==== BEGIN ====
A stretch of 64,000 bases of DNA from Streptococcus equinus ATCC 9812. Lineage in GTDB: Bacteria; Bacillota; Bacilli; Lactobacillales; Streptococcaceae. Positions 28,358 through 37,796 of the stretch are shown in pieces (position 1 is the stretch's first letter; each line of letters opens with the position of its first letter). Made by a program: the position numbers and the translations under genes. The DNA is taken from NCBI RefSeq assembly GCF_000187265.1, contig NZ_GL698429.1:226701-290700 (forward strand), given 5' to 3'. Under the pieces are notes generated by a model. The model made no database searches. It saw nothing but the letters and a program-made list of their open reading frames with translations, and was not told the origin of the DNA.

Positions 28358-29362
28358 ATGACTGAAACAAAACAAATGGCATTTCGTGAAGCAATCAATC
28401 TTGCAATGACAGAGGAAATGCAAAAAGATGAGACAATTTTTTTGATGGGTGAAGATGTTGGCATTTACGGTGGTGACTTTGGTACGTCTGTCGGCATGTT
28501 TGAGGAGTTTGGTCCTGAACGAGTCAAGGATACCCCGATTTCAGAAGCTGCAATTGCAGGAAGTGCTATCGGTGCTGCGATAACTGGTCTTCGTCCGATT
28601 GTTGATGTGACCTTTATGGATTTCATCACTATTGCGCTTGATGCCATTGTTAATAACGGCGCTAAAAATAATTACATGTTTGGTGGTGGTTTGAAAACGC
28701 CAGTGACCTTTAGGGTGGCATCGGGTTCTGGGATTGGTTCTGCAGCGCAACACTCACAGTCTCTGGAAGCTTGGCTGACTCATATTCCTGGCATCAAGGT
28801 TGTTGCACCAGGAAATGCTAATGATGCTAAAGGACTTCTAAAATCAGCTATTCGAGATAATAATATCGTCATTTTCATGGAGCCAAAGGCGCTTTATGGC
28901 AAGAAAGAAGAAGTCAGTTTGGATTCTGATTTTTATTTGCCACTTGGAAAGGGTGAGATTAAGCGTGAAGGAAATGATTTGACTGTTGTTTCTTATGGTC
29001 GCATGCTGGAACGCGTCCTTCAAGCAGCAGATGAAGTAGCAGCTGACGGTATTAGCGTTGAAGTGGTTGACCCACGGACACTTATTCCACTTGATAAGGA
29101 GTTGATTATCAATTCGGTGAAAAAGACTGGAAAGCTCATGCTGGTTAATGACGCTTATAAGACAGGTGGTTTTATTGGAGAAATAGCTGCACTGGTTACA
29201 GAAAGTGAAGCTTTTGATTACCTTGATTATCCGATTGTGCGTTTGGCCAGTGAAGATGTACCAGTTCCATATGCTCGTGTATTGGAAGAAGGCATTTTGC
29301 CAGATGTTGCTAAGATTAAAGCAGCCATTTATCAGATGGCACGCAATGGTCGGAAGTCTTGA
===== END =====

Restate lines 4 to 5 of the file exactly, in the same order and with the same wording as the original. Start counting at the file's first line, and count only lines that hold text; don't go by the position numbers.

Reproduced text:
28401 TTGCAATGACAGAGGAAATGCAAAAAGATGAGACAATTTTTTTGATGGGTGAAGATGTTGGCATTTACGGTGGTGACTTTGGTACGTCTGTCGGCATGTT
28501 TGAGGAGTTTGGTCCTGAACGAGTCAAGGATACCCCGATTTCAGAAGCTGCAATTGCAGGAAGTGCTATCGGTGCTGCGATAACTGGTCTTCGTCCGATT